User avatar
Topic Author
willthrill81
Posts: 13210
Joined: Thu Jan 26, 2017 3:17 pm
Location: USA

Re: Larry Swedroe: Small Value Stocks are Cheap

Post by willthrill81 » Wed Aug 14, 2019 12:14 pm

abuss368 wrote:
Wed Aug 14, 2019 11:10 am
Total Market funds are an excellent strategy. Taylor has previously provided links for academic studies that were beneficial and educational.
The future could look very different from the past, but SCV has had better rolling returns than TSM over the last 47+ years in 1, 3, 5, 7, 10, and 15 year periods, every period that Portfolio Visualizer measures (i.e. higher highs, higher lows, and higher averages; no downside there at all). The future could look different, but it would have to look very different for SCV to not be a worthwhile addition to a portfolio. But if an investor cannot tolerate underperforming TSM, then they should just stick with TSM.
“It's a dangerous business, Frodo, going out your door. You step onto the road, and if you don't keep your feet, there's no knowing where you might be swept off to.” J.R.R. Tolkien,The Lord of the Rings

User avatar
abuss368
Posts: 15530
Joined: Mon Aug 03, 2009 2:33 pm
Location: Where the water is warm, the drinks are cold, and I don't know the names of the players!

Re: Larry Swedroe: Small Value Stocks are Cheap

Post by abuss368 » Wed Aug 14, 2019 12:20 pm

We invested in individual stocks for many years. A lot of good a great returns and many horrible results. We moved to total market funds with Vanguard and it has been the best financial decision we ever made.
Last edited by abuss368 on Wed Aug 14, 2019 2:07 pm, edited 1 time in total.
John C. Bogle: "Simplicity is the master key to financial success."

User avatar
abuss368
Posts: 15530
Joined: Mon Aug 03, 2009 2:33 pm
Location: Where the water is warm, the drinks are cold, and I don't know the names of the players!

Re: Total Markets and category averages

Post by abuss368 » Wed Aug 14, 2019 12:23 pm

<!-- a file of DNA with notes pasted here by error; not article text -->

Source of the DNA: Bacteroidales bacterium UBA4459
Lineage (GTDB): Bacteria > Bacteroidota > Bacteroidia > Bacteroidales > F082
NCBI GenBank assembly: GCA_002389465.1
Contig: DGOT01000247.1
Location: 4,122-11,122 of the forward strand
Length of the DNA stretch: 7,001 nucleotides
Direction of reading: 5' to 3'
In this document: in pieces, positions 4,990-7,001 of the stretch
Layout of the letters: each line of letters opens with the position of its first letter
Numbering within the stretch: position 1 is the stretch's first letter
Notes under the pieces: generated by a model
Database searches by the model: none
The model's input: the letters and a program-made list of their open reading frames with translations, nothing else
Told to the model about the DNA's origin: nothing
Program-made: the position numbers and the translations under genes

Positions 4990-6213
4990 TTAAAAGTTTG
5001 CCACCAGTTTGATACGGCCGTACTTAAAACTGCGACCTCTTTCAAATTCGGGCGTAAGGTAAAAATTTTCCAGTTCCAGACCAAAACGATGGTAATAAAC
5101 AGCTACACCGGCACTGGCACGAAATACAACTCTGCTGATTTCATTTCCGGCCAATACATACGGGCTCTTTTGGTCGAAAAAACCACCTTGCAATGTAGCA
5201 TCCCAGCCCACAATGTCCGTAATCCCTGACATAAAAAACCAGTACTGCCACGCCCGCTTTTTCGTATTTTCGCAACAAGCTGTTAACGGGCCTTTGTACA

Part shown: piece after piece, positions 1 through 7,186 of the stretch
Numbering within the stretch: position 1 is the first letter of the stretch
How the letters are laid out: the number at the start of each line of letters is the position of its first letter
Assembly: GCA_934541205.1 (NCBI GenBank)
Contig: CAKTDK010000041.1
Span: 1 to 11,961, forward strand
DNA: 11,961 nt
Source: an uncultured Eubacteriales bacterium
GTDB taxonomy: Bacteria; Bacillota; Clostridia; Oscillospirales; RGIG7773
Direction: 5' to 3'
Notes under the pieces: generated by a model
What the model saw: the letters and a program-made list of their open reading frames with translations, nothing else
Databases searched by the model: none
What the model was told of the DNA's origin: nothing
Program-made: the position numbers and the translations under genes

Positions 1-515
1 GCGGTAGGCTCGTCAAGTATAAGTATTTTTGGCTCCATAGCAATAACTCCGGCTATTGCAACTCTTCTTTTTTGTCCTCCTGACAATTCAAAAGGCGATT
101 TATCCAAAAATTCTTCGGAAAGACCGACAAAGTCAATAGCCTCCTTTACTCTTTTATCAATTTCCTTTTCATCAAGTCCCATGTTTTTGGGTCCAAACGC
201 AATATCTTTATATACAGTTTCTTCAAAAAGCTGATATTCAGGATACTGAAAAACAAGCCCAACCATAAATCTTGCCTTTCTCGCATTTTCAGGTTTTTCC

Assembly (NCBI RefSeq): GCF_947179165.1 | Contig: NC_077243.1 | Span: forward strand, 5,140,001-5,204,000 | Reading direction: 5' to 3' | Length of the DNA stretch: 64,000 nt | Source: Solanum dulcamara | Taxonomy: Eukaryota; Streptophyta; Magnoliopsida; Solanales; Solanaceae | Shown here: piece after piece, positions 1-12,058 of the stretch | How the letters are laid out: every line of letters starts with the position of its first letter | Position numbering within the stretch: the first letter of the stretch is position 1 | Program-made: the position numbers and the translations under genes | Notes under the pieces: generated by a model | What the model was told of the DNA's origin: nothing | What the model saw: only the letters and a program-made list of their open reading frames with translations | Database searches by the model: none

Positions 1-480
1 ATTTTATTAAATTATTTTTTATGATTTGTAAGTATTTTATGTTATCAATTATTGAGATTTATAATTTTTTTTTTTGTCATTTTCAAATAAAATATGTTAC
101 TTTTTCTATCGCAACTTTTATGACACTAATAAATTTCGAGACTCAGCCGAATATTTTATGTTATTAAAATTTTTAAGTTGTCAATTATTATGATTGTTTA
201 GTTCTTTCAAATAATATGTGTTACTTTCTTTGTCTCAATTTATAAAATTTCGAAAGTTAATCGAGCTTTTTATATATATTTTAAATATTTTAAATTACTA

Taylor Larimore wrote:
Tue Aug 13, 2019 7:50 pm

We know because the total market is, by definition, average.

Best wishes.
Taylor
Thanks Taylor! I recall many Jack Bogle interviews and writings where he said exactly that.
John C. Bogle: "Simplicity is the master key to financial success."

abc132
Posts: 316
Joined: Thu Oct 18, 2018 1:11 am

Re: Larry Swedroe: Small Value Stocks are Cheap

Post by abc132 » Wed Aug 14, 2019 12:51 pm

willthrill81 wrote:
Wed Aug 14, 2019 12:14 pm
abuss368 wrote:
Wed Aug 14, 2019 11:10 am
Total Market funds are an excellent strategy. Taylor has previously provided links for academic studies that were beneficial and educational.
The future could look very different from the past, but SCV has had better rolling returns than TSM over the last 47+ years in 1, 3, 5, 7, 10, and 15 year periods, every period that Portfolio Visualizer measures (i.e. higher highs, higher lows, and higher averages; no downside there at all). The future could look different, but it would have to look very different for SCV to not be a worthwhile addition to a portfolio. But if an investor cannot tolerate underperforming TSM, then they should just stick with TSM.
It's just strange when that those that argue we can't use 1-15 year performance to evaluate a decision us that exact same metric to evaluate a decision. 1-15 year performance should only be relevant to those with 1-15 year investment horizon. You miss the larger point that it is the total portfolio with SCV performance that matters, not SCV on it's own.

Lastly, you have no SCV in your portfolio because you believe that your portfolio is "good enough" without it. Your dislike for TSM should not blind you to the fact that people are leaving out SCV for the same reason as you. When you add a permanent amount of SCV to your own portfolio, you will have a better argument. The idea that others can't tolerate less than TSM is way off base, and a mischaracterization of others. That is not why SCV is missing from your portfolio, so please stop falsely attributing things to others.

Most Bogleheads add bonds and accept less than TSM performance. Their reasons for including or not including SCV are separate and distinct.
Last edited by abc132 on Wed Aug 14, 2019 1:20 pm, edited 4 times in total.

User avatar
FIREchief
Posts: 3545
Joined: Fri Aug 19, 2016 6:40 pm

Re: Larry Swedroe: Small Value Stocks are Cheap

Post by FIREchief » Wed Aug 14, 2019 12:57 pm

willthrill81 wrote:
Wed Aug 14, 2019 12:14 pm
But if an investor cannot tolerate underperforming TSM, then they should just stick with TSM.